Dawn was approaching over London and the sound of traffic on the distant Westway was evolving to a constant drone as early workers joined late-night stragglers on the road. Despite the frosty tang in the air and the last blustery breaths of the fierce wind that had blown all night, a mild warmth hinted at the first signs of spring. In less than two hours the sun would be up and the late-March day would begin. But Foster was in no mood to be optimistic. When he sniffed the air, he noticed only one smell: trouble.
Detective Sergeant Heather Jenkins, her wild black hair tied back in a ponytail, fell in beside him as they crossed the road towards the church.
'It's a nasty one, sir.' Her strong Lancastrian accent flattened the vowel of her final word.
Foster nodded. 'Certainly sounds like it,' he said, speaking for the first time. His deep, rich voice seemed to emanate from somewhere down around his boots. 'Unlike the drunk the other night.'
Both of them had been woken when it was still dark the previous Sunday morning to attend what appeared to be the suicide of a tramp in Avondale Park. Foster, supposed to be having a weekend off, though no one had seen fit to inform those on duty, had left it to Heather, gone back to bed and tried to get some more sleep. Unsuccessfully. Four days later, he still resented the intrusion.
Heather made a noise down her nose to indicate her disbelief that Foster was still angry, not quite a snort, more a sort of reverse sniff.
'You can't let that go, can you, sir?' she said.
'Our workload is bad enough without having to poke around the cider-drenched corpse of some loser,' he muttered without looking at her.
'You don't reckon that tramp is entitled to the same consideration we lavish on other people's deaths? We don't even know his identity: don't you think we owe it to him to find out who he is and whether he had a family?'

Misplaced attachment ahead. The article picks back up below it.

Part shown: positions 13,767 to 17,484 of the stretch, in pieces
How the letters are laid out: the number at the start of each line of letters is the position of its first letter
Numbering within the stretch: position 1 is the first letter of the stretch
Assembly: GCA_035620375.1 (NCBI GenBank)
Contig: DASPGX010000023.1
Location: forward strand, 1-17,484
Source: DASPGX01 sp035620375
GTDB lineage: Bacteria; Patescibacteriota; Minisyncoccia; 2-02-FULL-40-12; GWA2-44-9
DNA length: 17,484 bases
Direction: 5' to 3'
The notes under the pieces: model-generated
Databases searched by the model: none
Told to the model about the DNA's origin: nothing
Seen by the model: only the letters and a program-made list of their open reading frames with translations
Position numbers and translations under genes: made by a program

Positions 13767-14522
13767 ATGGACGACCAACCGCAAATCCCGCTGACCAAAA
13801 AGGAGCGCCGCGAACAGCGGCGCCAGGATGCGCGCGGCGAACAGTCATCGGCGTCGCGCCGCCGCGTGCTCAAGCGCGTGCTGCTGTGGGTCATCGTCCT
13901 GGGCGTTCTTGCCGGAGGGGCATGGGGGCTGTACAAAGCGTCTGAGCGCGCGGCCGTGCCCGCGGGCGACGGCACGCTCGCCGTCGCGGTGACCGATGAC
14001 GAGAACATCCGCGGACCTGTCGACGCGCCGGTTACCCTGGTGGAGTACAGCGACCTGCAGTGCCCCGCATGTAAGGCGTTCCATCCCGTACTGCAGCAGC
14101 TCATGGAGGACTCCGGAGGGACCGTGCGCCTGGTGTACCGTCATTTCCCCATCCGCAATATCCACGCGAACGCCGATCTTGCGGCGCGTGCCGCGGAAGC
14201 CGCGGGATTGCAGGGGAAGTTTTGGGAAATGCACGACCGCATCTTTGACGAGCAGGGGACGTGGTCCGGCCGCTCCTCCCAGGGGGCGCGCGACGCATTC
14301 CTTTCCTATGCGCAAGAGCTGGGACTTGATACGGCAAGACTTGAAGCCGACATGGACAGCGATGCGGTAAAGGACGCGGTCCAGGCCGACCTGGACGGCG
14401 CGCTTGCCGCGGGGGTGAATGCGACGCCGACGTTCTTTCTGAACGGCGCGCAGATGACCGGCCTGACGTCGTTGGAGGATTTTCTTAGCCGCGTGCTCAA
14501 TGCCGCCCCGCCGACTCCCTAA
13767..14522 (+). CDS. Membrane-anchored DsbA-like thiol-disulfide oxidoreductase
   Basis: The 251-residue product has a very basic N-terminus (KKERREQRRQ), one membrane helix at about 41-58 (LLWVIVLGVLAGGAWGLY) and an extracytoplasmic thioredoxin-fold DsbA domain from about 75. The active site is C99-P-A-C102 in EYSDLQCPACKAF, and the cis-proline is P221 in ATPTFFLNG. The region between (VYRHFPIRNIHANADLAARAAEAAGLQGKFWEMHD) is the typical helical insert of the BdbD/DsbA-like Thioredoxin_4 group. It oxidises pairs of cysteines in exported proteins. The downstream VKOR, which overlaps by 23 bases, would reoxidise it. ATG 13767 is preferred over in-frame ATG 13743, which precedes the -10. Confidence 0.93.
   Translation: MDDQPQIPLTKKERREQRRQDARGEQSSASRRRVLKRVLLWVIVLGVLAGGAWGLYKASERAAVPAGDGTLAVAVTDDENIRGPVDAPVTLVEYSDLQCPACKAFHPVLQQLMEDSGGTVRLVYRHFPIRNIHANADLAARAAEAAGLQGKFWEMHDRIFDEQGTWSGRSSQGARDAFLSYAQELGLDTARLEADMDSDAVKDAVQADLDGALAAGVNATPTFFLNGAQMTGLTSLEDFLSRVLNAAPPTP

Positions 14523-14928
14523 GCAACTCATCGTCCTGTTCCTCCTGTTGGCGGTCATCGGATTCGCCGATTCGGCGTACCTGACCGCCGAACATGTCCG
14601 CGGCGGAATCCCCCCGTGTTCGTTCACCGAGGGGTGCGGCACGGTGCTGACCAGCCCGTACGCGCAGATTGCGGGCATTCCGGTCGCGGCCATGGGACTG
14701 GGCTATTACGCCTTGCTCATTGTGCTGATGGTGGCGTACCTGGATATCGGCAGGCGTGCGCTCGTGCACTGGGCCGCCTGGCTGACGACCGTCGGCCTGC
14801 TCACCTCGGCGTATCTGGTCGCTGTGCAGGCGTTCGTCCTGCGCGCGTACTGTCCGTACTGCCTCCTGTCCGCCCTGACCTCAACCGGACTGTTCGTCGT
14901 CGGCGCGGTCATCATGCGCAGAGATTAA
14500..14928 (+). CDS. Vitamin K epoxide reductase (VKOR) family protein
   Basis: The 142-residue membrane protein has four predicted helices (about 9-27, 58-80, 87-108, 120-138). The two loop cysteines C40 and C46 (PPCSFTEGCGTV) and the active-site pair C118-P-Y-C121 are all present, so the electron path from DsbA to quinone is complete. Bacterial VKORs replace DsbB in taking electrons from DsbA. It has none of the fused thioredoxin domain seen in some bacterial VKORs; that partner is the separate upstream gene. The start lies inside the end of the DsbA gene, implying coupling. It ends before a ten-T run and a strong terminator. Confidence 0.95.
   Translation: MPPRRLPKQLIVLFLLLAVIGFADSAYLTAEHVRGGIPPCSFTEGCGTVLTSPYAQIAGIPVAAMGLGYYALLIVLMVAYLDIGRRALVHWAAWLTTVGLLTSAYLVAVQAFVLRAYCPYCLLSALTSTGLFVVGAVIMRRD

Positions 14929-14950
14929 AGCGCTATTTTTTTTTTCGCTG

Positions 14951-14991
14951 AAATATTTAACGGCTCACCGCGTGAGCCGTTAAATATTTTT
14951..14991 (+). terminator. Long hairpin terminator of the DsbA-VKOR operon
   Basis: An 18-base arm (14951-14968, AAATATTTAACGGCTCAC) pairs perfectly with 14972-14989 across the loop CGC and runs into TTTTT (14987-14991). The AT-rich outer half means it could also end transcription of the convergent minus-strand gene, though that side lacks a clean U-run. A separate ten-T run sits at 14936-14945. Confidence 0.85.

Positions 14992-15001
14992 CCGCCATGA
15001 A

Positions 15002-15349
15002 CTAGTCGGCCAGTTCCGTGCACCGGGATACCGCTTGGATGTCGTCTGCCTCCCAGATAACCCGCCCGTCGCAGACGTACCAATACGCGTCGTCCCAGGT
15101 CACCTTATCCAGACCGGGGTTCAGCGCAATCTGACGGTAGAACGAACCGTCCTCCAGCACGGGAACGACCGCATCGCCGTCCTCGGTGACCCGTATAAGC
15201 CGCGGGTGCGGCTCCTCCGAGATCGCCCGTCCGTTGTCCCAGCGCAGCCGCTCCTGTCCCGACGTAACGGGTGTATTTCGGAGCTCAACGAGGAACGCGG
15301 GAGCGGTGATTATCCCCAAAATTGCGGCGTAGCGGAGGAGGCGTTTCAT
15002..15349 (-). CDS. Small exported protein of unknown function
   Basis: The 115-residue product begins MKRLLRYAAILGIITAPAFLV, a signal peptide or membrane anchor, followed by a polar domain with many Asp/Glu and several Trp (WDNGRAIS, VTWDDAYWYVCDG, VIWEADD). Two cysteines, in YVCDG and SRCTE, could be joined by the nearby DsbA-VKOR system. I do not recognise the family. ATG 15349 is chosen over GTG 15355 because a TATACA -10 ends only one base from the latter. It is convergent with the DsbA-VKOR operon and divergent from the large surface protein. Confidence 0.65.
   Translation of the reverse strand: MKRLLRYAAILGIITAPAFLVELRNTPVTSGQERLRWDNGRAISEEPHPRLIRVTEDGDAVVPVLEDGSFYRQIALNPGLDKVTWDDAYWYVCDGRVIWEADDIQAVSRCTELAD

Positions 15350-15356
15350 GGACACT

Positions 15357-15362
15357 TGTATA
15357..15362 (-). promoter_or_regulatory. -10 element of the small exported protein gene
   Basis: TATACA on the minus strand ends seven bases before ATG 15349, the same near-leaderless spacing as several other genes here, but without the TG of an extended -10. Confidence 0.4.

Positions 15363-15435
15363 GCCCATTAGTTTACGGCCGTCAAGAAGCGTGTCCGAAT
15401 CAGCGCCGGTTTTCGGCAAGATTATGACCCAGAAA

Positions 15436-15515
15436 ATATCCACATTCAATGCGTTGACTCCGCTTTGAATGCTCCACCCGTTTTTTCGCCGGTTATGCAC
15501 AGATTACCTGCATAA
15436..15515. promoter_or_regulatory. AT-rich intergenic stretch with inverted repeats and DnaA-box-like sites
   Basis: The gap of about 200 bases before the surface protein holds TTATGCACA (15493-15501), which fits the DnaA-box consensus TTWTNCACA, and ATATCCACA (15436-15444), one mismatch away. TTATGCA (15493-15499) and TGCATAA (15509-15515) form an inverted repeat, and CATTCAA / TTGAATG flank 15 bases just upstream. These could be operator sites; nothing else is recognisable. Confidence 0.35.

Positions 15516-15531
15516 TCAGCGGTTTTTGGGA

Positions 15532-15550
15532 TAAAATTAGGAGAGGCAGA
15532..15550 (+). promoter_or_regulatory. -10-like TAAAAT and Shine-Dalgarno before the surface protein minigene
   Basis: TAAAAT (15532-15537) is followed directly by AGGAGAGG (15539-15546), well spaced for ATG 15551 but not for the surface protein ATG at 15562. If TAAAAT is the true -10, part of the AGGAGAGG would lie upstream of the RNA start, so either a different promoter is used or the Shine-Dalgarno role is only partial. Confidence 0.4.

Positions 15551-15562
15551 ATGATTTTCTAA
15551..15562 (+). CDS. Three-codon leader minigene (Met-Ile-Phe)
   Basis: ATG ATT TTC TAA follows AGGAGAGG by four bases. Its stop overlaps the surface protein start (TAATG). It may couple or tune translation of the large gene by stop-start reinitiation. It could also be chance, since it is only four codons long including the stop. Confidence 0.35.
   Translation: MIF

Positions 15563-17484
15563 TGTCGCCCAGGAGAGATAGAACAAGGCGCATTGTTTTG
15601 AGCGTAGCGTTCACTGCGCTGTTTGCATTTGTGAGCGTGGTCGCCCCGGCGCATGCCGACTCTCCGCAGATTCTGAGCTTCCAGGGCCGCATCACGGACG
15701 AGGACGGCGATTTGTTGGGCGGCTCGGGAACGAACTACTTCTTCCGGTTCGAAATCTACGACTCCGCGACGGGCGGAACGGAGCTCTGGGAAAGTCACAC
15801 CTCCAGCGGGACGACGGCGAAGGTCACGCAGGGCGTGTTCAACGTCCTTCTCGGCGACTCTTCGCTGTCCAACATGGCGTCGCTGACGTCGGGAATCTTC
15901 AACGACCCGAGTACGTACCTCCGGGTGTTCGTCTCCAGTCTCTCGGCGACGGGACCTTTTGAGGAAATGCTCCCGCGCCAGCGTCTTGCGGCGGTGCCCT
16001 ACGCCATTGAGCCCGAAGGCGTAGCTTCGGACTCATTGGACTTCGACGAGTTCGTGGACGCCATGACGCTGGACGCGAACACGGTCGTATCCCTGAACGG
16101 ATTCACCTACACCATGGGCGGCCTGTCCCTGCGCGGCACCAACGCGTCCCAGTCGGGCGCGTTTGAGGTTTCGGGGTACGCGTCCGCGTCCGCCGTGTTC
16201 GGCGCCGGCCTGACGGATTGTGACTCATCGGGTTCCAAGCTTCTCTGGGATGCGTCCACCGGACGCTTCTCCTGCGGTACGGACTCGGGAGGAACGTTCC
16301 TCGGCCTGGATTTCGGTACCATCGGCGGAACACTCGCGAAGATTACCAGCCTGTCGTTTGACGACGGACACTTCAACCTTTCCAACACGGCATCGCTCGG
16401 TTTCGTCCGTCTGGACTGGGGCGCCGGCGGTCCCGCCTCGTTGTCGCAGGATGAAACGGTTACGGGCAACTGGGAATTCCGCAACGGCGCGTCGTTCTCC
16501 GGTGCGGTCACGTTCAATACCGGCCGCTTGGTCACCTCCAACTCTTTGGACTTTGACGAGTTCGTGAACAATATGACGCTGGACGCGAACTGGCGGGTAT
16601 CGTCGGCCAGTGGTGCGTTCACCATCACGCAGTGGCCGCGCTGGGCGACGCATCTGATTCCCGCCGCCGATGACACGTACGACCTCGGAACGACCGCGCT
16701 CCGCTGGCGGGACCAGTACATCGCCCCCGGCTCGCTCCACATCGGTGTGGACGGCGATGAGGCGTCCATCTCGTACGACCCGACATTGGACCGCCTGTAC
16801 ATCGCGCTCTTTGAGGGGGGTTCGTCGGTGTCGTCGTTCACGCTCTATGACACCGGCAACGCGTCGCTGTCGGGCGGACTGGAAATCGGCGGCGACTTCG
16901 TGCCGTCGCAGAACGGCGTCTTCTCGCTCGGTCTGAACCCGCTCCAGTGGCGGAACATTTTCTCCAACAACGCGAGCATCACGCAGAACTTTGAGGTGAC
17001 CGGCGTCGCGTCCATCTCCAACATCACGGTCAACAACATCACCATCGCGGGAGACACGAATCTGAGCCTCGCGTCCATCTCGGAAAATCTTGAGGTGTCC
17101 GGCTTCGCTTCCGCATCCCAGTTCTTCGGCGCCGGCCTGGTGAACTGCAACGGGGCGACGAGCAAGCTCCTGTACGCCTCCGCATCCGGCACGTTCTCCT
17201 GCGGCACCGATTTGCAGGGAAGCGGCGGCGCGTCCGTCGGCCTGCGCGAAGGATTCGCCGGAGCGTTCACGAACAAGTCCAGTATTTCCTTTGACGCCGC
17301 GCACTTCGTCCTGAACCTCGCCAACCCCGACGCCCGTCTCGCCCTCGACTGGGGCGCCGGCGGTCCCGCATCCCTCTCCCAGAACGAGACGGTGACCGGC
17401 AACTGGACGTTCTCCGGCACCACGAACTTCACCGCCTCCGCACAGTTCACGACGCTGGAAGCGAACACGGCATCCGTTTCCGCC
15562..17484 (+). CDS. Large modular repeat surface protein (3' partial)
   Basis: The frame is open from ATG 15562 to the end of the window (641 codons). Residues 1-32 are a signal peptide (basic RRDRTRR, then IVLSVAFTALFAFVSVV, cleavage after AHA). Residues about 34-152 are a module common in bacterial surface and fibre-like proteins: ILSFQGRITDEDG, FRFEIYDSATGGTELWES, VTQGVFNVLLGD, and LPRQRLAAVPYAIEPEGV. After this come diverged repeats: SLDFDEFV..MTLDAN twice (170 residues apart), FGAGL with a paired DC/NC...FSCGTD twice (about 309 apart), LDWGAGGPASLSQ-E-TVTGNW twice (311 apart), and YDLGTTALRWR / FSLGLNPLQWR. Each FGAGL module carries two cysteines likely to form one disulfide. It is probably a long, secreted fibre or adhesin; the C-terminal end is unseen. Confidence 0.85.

'No,' he said emphatically. 'But have you checked with the Missing Persons Bureau?'
She nodded. 'Nothing that seems to fit so far.'
'Probably yet another loser no one gave a stuff about. One less piss-stained wino for the lads on the beat to sling in the drunk tank.'
From the corner of his eye he saw her shake her head slowly.
They had reached the churchyard. Cresting the hill of Ladbroke Grove, overlooked by a crescent of handsome early- Victorian mansions, it made a curious scene. It certainly beat the council estates, pub car parks and patches of barren land where London's murder victims were usually found. Yet he felt uneasy because, during more than twenty years on the force, he couldn't remember another body being found on religious ground. As if that was a step too far, even for the most psychotic. He made a mental note to revisit this thought.
Detective Inspector Andy Drinkwater, hair neatly cut, lantern-jawed with chiselled features, was waiting for them at the cordon that had been put around the entire perimeter and was being guarded by a few uniformed officers. Foster often teased Drinkwater about looking like an ageing refugee from some long-forgotten boy band: he was an obsessive gym-rat, a teetotaler and, given his clear complexion, Foster suspected, with a shudder, he might even moisturize. This morning in his knee-length woollen overcoat and gloves, he looked every inch the detective.
'Sir,' he said, nodding at Foster. 'Heather.'
She smiled at him apprehensively.
'Morning, Andy. What we got?' Foster asked.
Over Drinkwater's shoulder, to the left of the church, he could see forensics settling in for the long haul. A white tent had been erected over the crime scene, tape bound around the perimeter of the churchyard, while an arc light illuminated the area.
Drinkwater sucked in air between his teeth. 'Not very nice, sir,' he said. 'Forensics are here. Carlisle too: he's having a look at the body.'
Foster's eyes narrowed. Pathologists rarely beat him to the scene.
'He lives nearby,' Drinkwater explained.
The three of them passed through the gate and made their way towards the tent.
'Victim's a male in his early thirties,' Drinkwater said, both he and Heather scurrying to keep up with their superior's giant strides. 'Looks like he hadn't been here long when two youths found him. They raised the alarm at Notting Hill, down the road, shortly before three a.m.'
'You've spoken to the kids?' Foster asked, still walking.
'Both of them were pretty stoned. But yes, I've had a brief chat.'
'One fifteen, the other just turned sixteen.'
Foster shook his head; what sort of parents let their kids out in the small hours of the morning? Probably the type of dad his force arrested by the score on a daily basis, and the sort of feckless mother whose maternal instincts had been doused by years of booze and drugs. Some people aren't fit to raise hamsters, he thought.